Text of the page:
In the AL, the Indians' Luis Tiant went 21-9 with 264 K's and a 1.60 ERA, still the fourth-lowest single-season ERA of the live-ball era. Other big seasons came from Tiant's rotation-mate Sam McDowell (15-14, 1.81 ERA, 283 K's) and the Orioles' Dave McNally (22-10, 1.95 ERA, 202 K's). The Tigers' Mickey Lolich had a comparatively pedestrian regular season (17-9, 3.19 ERA, 197 K's), but followed that with one of the great World Series pitching performances of all time, completing and winning all three of his starts against the Cardinals including a 4-1 victory over Gibson in Game Seven.
Amid all those great pitching performances, perhaps the most telling statistic of all was the .301 batting average with which Carl Yastrzemski led the American League. No other ALer hit better than .290 in 1968.
Pitching so dominated the game in 1968 that Major League Baseball lowered the pitchers mound prior to the 1969 season. There is a general assumption that the lowering of the mound put an end to the pitching dominance of the 1960s, but just four years later, pitching again wrested control of the game with a season in which just 3.69 runs were scored per game, the ninth-lowest scoring rate of all time and the second lowest since 1918 (after 1968, of course).
The signature performance of 1972 was that of Steve Carlton, the 27-year-old lefty who had just been traded from the Cardinals to the Phillies for Rick Wise in late February of that year. Carlton won the NL pitching triple crown and Cy Young award with a 27-10 record, 1.97 ERA, and 310 strikeouts, but what made that season even more impressive is that the Phillies won just 32 other games, giving him a modern record of 46 percent of his teams' wins. The AL Cy Young award winner that year had also just been traded as the Giants sent Gaylord Perry to Cleveland for Sam McDowell in November 1971 only to watch Perry go 24-16 with a 1.92 ERA and 234 strikeouts in his first year with his new club. Other key faces in new places in 1972 included Nolan Ryan, who went 19-16 with a 2.28 ERA and 329 strikeouts in his first season with the Angels after being dealt by the Mets with three other players for Jim Fregosi in December, and fireman Sparky Lyle, who posted a 1.92 ERA in 107 2/3 relief innings for the Yankees and finished third in the MVP voting after being traded from the Red Sox for Danny Cater in late March.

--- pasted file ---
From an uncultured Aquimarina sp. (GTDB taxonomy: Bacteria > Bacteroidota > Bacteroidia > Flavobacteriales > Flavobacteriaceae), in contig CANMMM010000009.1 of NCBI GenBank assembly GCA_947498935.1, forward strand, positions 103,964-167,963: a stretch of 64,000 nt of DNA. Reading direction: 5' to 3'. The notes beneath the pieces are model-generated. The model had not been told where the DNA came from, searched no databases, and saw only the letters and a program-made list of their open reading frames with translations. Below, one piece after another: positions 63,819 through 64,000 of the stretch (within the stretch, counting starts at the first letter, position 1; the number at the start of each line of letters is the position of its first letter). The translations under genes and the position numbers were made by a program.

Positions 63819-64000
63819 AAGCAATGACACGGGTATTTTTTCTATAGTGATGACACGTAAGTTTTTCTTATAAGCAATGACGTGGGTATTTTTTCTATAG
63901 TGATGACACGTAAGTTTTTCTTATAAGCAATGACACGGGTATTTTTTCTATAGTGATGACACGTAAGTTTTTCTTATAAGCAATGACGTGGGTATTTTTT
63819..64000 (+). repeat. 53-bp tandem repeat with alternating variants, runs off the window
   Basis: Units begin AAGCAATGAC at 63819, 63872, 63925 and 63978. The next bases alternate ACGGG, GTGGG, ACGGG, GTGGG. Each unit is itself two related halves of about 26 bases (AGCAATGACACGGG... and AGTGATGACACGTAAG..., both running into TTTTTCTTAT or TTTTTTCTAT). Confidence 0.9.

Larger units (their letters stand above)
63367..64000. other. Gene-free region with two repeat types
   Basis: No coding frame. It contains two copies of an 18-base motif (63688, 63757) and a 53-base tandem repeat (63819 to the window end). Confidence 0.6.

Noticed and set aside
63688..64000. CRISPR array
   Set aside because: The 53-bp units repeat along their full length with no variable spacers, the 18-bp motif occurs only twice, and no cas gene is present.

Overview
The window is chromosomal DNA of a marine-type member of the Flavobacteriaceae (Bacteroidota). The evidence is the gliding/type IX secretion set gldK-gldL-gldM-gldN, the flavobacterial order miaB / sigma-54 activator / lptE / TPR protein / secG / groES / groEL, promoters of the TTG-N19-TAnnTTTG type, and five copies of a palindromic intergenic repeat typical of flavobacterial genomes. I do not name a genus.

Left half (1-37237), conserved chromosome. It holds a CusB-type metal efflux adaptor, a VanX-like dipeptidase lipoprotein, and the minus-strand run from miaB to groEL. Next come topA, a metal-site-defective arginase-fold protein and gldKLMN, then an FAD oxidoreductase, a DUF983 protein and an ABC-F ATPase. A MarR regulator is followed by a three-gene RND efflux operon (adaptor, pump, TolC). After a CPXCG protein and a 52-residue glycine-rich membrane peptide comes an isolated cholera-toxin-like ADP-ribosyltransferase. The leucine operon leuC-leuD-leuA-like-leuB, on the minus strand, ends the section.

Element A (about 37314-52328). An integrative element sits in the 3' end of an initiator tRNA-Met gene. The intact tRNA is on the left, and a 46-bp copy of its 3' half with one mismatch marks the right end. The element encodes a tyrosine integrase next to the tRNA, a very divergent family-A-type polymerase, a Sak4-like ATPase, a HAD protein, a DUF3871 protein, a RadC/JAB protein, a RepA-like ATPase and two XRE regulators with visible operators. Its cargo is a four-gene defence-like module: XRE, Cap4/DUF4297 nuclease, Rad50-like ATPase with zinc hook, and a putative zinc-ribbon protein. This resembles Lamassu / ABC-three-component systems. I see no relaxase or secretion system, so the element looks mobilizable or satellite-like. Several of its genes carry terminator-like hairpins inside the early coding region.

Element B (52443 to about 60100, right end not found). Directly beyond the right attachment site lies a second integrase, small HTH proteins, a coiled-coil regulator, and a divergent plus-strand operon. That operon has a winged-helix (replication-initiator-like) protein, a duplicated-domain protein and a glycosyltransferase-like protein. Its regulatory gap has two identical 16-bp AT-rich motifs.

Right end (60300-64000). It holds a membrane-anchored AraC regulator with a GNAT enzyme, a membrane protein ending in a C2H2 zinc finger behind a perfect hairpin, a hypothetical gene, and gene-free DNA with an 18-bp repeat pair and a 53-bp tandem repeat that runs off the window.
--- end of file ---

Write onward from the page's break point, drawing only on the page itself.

Forty-four pitchers posted an ERA below 3.00 in 1972, second only to 1968 since 1917. Four of those men finished with ERAs below 2.00, also second to 1968 in the live-ball era. Luis Tiant, who fell on hard times after his tremendous 1968 season, resurrected his career in the Red Sox's bullpen in 1972, then moved to the rotation in August and twirled six shutouts in his final 11 starts to lead the AL with a 1.91 ERA.
Including Carlton, Perry, and Ryan, nine Hall of Famers received Cy Young votes in 1972. The others were Tom Seaver (21-12, 2.92, 249 K's), Don Sutton (19-9, 2.08, 207 K's), Jim Palmer (21-10, 2.07), Ferguson Jenkins (20-12, 3.20), Catfish Hunter, who helped launch the Oakland A's dynasty with a 21-7 record and 2.04 ERA, and 1968's icon Bob Gibson (19-11, 2.46, 208 K's). Mickey Lolich was still around, too, going 22-14 with a 2.50 ERA and 250 K's of his own. There were also three no-hitters thrown in 1972, including Milt Papas' infamous near-perfect game which became imperfect when he walked the 27th batter.